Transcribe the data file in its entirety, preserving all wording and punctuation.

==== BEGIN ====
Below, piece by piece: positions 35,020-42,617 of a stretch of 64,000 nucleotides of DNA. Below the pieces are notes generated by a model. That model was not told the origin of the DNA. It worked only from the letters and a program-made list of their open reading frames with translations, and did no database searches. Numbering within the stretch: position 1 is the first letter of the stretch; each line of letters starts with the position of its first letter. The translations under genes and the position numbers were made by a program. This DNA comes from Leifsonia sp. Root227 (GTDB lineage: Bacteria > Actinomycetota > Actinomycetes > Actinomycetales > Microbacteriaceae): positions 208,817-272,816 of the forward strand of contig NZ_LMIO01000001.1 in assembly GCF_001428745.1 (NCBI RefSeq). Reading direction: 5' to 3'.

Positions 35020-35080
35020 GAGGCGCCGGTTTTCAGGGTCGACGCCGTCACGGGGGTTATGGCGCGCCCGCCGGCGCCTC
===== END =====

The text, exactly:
Below, piece by piece: positions 35,020-42,617 of a stretch of 64,000 nucleotides of DNA. Below the pieces are notes generated by a model. That model was not told the origin of the DNA. It worked only from the letters and a program-made list of their open reading frames with translations, and did no database searches. Numbering within the stretch: position 1 is the first letter of the stretch; each line of letters starts with the position of its first letter. The translations under genes and the position numbers were made by a program. This DNA comes from Leifsonia sp. Root227 (GTDB lineage: Bacteria > Actinomycetota > Actinomycetes > Actinomycetales > Microbacteriaceae): positions 208,817-272,816 of the forward strand of contig NZ_LMIO01000001.1 in assembly GCF_001428745.1 (NCBI RefSeq). Reading direction: 5' to 3'.

Positions 35020-35080
35020 GAGGCGCCGGTTTTCAGGGTCGACGCCGTCACGGGGGTTATGGCGCGCCCGCCGGCGCCTC